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- adz (US)
From Middle English adse, adese, from Old English adesa, eadesa, reputed to be from Proto-Germanic *adisô, from Proto-Indo-European *h₃edʰḗs (compare Hittite [script needed] (atešša, “axe, hatchet”)). The older Old English forms are Old English adosa (“adze”) and Old English adosan (“to adze”).
adze (plural adzes)
- A cutting tool that has a curved blade set at a right angle to the handle and is used in shaping wood.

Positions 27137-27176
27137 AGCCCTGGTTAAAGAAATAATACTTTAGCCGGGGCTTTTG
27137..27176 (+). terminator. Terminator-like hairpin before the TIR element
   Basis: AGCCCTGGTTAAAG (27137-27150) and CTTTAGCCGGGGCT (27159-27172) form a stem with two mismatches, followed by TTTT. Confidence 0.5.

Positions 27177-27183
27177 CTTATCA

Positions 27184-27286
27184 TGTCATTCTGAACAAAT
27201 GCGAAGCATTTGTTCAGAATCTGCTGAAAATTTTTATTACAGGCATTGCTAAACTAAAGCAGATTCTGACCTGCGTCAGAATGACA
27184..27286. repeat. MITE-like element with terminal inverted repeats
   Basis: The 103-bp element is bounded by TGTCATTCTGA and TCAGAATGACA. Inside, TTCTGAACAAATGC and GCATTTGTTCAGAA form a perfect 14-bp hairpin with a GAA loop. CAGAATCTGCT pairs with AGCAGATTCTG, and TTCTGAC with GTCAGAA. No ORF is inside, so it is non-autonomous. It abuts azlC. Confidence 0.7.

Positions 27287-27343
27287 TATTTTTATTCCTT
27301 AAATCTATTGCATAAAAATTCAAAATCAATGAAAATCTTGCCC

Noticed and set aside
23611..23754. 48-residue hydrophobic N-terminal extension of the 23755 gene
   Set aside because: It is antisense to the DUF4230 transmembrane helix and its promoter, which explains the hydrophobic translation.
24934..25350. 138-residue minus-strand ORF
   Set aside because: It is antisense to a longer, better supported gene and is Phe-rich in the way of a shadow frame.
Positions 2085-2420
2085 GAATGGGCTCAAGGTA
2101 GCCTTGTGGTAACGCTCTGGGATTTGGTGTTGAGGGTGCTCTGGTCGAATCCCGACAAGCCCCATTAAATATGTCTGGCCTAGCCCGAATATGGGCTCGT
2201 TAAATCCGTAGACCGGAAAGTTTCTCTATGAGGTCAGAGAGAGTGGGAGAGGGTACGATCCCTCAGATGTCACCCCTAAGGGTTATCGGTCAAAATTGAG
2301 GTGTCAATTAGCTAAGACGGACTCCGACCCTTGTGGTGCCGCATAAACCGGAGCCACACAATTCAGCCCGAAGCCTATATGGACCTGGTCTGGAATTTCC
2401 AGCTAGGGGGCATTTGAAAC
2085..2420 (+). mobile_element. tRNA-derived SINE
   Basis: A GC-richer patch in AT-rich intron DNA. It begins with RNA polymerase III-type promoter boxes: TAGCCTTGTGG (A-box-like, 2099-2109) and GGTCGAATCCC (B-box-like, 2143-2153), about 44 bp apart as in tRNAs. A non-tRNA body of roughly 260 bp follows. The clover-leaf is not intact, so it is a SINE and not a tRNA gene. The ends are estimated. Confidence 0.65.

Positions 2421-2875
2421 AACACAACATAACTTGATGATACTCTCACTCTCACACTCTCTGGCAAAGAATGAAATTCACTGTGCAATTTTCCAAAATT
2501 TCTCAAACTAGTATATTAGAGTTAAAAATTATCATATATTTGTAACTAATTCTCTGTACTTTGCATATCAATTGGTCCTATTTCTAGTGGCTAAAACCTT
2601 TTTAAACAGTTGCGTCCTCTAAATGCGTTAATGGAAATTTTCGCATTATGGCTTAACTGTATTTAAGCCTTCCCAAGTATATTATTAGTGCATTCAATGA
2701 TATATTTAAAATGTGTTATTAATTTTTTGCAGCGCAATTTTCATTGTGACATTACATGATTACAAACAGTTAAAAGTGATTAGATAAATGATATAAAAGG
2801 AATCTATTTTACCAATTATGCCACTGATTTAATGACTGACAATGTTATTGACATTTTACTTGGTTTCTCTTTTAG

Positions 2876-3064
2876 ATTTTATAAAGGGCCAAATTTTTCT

- 1719, Daniel Defoe, Robinson Crusoe:
- ...if I wanted a board, I had no other way but to cut down a tree, set it on an edge before me, and hew it flat on either side with my axe, till I brought it to be thin as a plank, and then dub it smooth with my adze.
- ^ Guus Kroonen, Etymological Dictionary of Proto-Germanic (Leiden: Brill, 2013), 2.
adze (third-person singular simple present adzes, present participle adzing, simple past and past participle adzed)
- To shape a material using an adze.
to shape material with an adze
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